Lobbyists may be the only ones benefitting from all the Hill's self-made apocalypses.
Image by Jonathan Ernst / Getty Images
WASHINGTON — Legislators responsible for making sure the government functions in some approximation of smoothness may hate the endless string of manufactured fiscal crises facing the nation, but for lobbyists on K Street, the dysfunction is great for business.
Much has been made of the strain the fiscal cliff and debt ceiling have placed on high-profile issues like immigration reform and gun control. But it’s also having a serious impact on the basic functions of governing, ranging from the annual appropriations process to a reauthorization of critical agriculture legislation.
In one illustrative example, House Appropriations Committee Chairman Hal Rogers had hoped to move an omnibus spending package shortly after the 2012 election that would fund the government through the end of the fiscal year in September. The measure had buy-in from Democrats and Republicans in both chambers. But Congressional leadership simply wasn't in a position to do the hard work of getting a massive spending package passed before the fiscal cliff fight kicked off.
“I had hoped we'd replace [the current stop gap measure] with an omnibus,” Rogers said this week. “But the fiscal cliff sucked all the oxygen out of here.”
At the same time, Rogers finds himself in the middle of preparing for the fiscal year 2014 spending fight, which begins early next month with the release of the president's budget.
And while he says his committee is moving forward, he acknowledged that the fiscal cliff and the dragged-out Sandy disaster relief fight have “been terribly time consuming.” It's a complaint shared by some of his workhorse colleagues who may not be household names but whose jobs entail keeping the nuts and bolts of Washington working.
“I'm just kind of at a standstill at the moment,” Agriculture Committee Chairman Frank Lucas said Monday. “I've gotten to the point where I'm just kind of accepting the environment I'm working in.”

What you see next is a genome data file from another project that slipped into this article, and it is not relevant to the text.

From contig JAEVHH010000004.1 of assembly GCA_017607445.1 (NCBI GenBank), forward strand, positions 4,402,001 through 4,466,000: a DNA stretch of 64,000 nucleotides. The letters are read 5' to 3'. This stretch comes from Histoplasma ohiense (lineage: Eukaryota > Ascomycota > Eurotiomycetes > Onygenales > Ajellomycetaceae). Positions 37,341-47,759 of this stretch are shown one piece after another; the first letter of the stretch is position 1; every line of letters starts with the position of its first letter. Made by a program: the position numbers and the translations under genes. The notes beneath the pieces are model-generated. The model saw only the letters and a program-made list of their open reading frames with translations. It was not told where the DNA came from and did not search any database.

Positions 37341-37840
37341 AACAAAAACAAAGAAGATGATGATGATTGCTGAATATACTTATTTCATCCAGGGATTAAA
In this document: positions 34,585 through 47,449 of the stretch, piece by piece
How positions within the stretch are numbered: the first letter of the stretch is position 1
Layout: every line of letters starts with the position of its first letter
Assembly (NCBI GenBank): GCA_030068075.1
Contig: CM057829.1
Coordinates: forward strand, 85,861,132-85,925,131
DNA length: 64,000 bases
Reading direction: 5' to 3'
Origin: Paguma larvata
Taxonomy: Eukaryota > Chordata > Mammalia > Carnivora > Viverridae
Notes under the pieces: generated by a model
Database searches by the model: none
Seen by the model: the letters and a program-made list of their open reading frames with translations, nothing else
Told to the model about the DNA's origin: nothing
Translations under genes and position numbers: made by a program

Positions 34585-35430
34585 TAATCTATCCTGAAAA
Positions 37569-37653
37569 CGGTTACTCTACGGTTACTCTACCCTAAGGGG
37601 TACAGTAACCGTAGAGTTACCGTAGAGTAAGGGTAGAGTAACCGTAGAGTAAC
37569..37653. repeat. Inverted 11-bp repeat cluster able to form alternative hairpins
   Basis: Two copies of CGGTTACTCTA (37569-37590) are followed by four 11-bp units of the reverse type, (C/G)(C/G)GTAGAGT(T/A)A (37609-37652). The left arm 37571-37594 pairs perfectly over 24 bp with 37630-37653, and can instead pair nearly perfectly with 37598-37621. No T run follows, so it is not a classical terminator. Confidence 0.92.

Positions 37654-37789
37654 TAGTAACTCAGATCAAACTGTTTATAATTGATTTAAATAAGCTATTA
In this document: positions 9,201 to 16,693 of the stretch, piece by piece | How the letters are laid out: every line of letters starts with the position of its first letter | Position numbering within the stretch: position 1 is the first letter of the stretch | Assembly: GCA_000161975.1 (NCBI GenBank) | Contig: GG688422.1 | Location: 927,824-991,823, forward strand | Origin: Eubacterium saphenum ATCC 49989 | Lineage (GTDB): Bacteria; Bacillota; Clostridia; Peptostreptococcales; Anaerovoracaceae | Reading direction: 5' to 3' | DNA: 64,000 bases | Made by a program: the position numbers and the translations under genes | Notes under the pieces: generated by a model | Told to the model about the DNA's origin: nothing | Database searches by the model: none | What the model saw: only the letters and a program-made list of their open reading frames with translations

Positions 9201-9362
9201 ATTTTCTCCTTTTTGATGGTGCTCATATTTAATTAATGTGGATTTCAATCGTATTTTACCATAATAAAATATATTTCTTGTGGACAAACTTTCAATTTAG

Like Rogers' omnibus, Lucas' reauthorization of the measure got caught up, in part, in the fight over the fiscal cliff. With the start of the new Congress, he had hoped to quickly move to the authorization in the first few weeks of the new session. But that doesn't look likely now.
“Because of all the things beyond my control I don't think its advisable to say there will be a markup by the end of February,” Lucas acknowledged, saying the various fiscal fights “make it a very complicated time.”
Asked when he thought he could begin working on the bill, Lucas was understandably circumspect: “It's one of those things I'll know when the time is right when my political gut tells me it's right. And I just can't tell you when that will be.”
Meanwhile, the denizens of the K Street lobbying corridor are seizing the opportunity to twist arms of idle committee members and suck money out of their clients, who are more insistent than ever that their issues keep moving forward.
“It's incumbent on guys like me to make sure … my clients and their issues don't get lost in the shuffle,” said Harry Sporidis, a lobbyist with the firm Polsinelli Shughart. Sporidis, a veteran lobbyist on a host of issues, acknowledged that the fiscal cliff, debt ceiling, sequester and government shutdown fights have essentially put normal legislative action in the House and Senate on hold until at least the end of March.
“It is backing things up, there's no question about it … but there's always ways to keep moving your issues forward,” Sporidis continued, adding that since those negotiations “are at such a high level, the rank-and-file members aren't really in the talks,” which means there's lots of time to meet with them and discuss other issues.
And with potentially trillions of dollars of spending or tax breaks at stake, lobbyists said that anecdotally it looks like there's been a run on top-flight lobbyists by companies looking to protect their bottom lines.
“Everybody's hiring up to not be a pay-for,” one lobbyist said, explaining that for most industries, it's become a question of when, and not if, they will end up feeling pain from one of the various fiscal crisis deals in the offing. “At some point, you're going to get wacked, it's just a matter of when.”
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